Paging Bill Simon

I am terrified that Obama will feel the need to bail out California.  I can't possibly think of  a worse use of my money, nor a worse precedent for the future.   Does anyone think that, in retrospect, Bill Simon's refusing to bail out New York City was the wrong decision.  NYC is not what I could call financially responsible, but they are paragons of virtue compared to what they were in the 1970's, and would have been had they not been forced to take ownership of their budget problems.

Postscript: My prediciton if Obama intervenes:  bondholders will get 10 cents on the dollar, and the SEIU will be given 55% ownership of California.

  • spiro

    ...and more of those plastic-faced, inattentive-driving, whiny dinks that populate the Golden Gate State will move to my state. Oh joy.

    "Dear Lord*, please bring on that earthquake, SOON!"

    *Gore

  • Link

    If you parse through it, isn't a lot of the Stimulus Bill and Obama's first budget being used to bailout out the states. A lot of the "infrastructure" spending appears to be for things like maintenance of roads and school ... ordinary expenses.

  • Daran

    California defaulting on its debt (and 10 cents on the dollar qualifies as that) would probably have, erhm, interesting consequences.

  • Arnie

    I wouldn't run for state office if you gave me 7 million dollars. The death threats that will accompany what the state legislature is about the have to do wouldn't be worth it.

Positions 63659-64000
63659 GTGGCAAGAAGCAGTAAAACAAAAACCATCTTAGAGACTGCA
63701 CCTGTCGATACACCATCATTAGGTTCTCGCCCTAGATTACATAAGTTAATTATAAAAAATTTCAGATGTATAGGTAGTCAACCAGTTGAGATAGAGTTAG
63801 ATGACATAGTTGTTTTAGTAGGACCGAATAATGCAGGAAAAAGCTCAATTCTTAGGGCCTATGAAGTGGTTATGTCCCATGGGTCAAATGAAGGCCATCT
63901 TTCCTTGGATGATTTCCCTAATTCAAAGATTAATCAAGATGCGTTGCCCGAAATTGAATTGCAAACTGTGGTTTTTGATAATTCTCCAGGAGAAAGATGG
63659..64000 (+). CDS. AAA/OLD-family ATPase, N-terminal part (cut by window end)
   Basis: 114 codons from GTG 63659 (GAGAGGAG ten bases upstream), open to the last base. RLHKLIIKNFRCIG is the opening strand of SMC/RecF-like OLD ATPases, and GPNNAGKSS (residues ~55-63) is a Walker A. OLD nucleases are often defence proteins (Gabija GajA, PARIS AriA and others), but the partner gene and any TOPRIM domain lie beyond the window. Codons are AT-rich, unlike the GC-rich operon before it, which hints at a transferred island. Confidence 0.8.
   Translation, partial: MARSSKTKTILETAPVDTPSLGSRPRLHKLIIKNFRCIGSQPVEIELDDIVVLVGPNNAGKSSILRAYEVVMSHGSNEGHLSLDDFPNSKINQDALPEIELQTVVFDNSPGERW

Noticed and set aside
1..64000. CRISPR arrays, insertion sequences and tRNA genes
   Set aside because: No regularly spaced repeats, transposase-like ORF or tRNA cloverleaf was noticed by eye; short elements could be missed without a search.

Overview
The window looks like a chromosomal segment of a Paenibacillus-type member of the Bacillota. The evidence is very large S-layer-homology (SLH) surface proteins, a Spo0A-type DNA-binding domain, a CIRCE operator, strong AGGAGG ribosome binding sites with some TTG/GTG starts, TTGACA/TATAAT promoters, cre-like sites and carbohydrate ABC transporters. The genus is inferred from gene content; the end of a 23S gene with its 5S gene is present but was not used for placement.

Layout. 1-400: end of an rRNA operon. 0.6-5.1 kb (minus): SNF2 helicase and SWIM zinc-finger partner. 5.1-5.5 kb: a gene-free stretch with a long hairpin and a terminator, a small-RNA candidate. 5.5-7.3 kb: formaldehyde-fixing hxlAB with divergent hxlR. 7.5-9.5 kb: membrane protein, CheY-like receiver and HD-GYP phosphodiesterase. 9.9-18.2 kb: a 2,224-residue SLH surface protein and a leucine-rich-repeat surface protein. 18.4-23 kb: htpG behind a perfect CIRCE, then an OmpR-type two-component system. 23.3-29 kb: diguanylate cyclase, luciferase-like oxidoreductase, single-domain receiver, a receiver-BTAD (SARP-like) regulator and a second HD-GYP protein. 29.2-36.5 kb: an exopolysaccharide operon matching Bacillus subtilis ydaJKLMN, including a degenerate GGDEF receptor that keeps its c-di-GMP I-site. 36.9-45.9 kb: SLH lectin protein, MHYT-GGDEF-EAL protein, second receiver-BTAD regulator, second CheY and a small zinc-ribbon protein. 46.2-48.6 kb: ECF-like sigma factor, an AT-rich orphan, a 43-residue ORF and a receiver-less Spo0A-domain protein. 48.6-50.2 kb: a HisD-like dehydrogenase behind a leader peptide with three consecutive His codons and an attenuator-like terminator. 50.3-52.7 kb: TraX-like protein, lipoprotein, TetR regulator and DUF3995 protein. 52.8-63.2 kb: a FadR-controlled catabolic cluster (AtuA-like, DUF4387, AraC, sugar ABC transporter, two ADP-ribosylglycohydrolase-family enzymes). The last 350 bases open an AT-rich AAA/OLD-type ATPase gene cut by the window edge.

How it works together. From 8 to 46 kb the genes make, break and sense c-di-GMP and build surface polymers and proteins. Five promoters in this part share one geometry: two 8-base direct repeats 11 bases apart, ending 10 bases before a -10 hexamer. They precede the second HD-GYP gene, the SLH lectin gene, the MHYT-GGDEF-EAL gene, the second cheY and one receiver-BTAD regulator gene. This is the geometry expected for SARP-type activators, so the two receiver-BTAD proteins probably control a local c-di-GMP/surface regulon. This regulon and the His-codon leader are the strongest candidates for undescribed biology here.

Imagine Wal-Mart as an employee-run business: 16 employees in every department, many just standing around, 500 poor people standing at the back receiving free stuff, no greeters at the door checking on theft going out the front door, and a highly paid management team upstairs that has just decided to raise prices to cover the "temporary losses".

    That is California today.

  • K

    Arnie: I agree about not running for office. I have other thoughts about what the legislature will be forced to do, or will do.

    The legislature will not cut spending in any significant way. There will be some meaningless minor cuts to keep up appearances. Maybe even a special election will be called to try other schemes.

    The state will now step up efforts to confiscate what it can, borrow, print scrip, beg in Washington, and sell whatever it owns.

    For the moment the battle will move into the courts. The state, and the unions, and other parties will ask courts to impose higher taxes, alter power relationships, and remove inconvenient obstacles of law.

    And I expect them to win.

    Tossing out or negating voter decisions and initiatives is a well established process in CA courts. Flaws can be detected in almost any wording. Initiatives can be found to violate the state or federal constitution. At worst, a state government has inherent emergency powers which are not and cannot be totally defined. Hence emergency powers can be used to support any argument.

    It isn't hard at all when you want to do it. And the AG, Jerry Brown, will gladly help.